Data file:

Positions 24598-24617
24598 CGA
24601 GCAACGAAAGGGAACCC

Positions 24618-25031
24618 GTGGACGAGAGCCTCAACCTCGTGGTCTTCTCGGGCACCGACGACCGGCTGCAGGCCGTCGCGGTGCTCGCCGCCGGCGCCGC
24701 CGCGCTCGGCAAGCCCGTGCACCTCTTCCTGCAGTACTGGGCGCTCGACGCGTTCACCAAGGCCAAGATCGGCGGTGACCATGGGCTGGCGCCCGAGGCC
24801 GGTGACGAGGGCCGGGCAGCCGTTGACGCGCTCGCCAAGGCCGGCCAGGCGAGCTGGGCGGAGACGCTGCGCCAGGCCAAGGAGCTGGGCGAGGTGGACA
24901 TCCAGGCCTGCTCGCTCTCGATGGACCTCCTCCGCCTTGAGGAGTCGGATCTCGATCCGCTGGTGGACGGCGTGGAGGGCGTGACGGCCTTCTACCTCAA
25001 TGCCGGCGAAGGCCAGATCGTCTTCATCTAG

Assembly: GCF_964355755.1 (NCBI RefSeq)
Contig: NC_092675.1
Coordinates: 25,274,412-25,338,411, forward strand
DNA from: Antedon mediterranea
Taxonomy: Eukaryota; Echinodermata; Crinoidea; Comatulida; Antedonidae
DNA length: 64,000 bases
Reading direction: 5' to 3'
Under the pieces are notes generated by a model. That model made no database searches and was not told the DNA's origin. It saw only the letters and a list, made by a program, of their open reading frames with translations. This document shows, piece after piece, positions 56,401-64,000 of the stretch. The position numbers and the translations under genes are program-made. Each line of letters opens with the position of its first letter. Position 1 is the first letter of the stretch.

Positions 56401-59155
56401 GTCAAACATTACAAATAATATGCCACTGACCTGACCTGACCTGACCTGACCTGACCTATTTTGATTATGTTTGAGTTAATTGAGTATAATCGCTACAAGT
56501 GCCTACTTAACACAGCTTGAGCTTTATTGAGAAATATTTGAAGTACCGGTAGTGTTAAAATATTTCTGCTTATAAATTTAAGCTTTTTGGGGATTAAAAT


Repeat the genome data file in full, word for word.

Positions 24598-24617
24598 CGA
24601 GCAACGAAAGGGAACCC

Positions 24618-25031
24618 GTGGACGAGAGCCTCAACCTCGTGGTCTTCTCGGGCACCGACGACCGGCTGCAGGCCGTCGCGGTGCTCGCCGCCGGCGCCGC
24701 CGCGCTCGGCAAGCCCGTGCACCTCTTCCTGCAGTACTGGGCGCTCGACGCGTTCACCAAGGCCAAGATCGGCGGTGACCATGGGCTGGCGCCCGAGGCC
24801 GGTGACGAGGGCCGGGCAGCCGTTGACGCGCTCGCCAAGGCCGGCCAGGCGAGCTGGGCGGAGACGCTGCGCCAGGCCAAGGAGCTGGGCGAGGTGGACA
24901 TCCAGGCCTGCTCGCTCTCGATGGACCTCCTCCGCCTTGAGGAGTCGGATCTCGATCCGCTGGTGGACGGCGTGGAGGGCGTGACGGCCTTCTACCTCAA
25001 TGCCGGCGAAGGCCAGATCGTCTTCATCTAG

Assembly: GCF_964355755.1 (NCBI RefSeq)
Contig: NC_092675.1
Coordinates: 25,274,412-25,338,411, forward strand
DNA from: Antedon mediterranea
Taxonomy: Eukaryota; Echinodermata; Crinoidea; Comatulida; Antedonidae
DNA length: 64,000 bases
Reading direction: 5' to 3'
Under the pieces are notes generated by a model. That model made no database searches and was not told the DNA's origin. It saw only the letters and a list, made by a program, of their open reading frames with translations. This document shows, piece after piece, positions 56,401-64,000 of the stretch. The position numbers and the translations under genes are program-made. Each line of letters opens with the position of its first letter. Position 1 is the first letter of the stretch.

Positions 56401-59155
56401 GTCAAACATTACAAATAATATGCCACTGACCTGACCTGACCTGACCTGACCTGACCTATTTTGATTATGTTTGAGTTAATTGAGTATAATCGCTACAAGT
56501 GCCTACTTAACACAGCTTGAGCTTTATTGAGAAATATTTGAAGTACCGGTAGTGTTAAAATATTTCTGCTTATAAATTTAAGCTTTTTGGGGATTAAAAT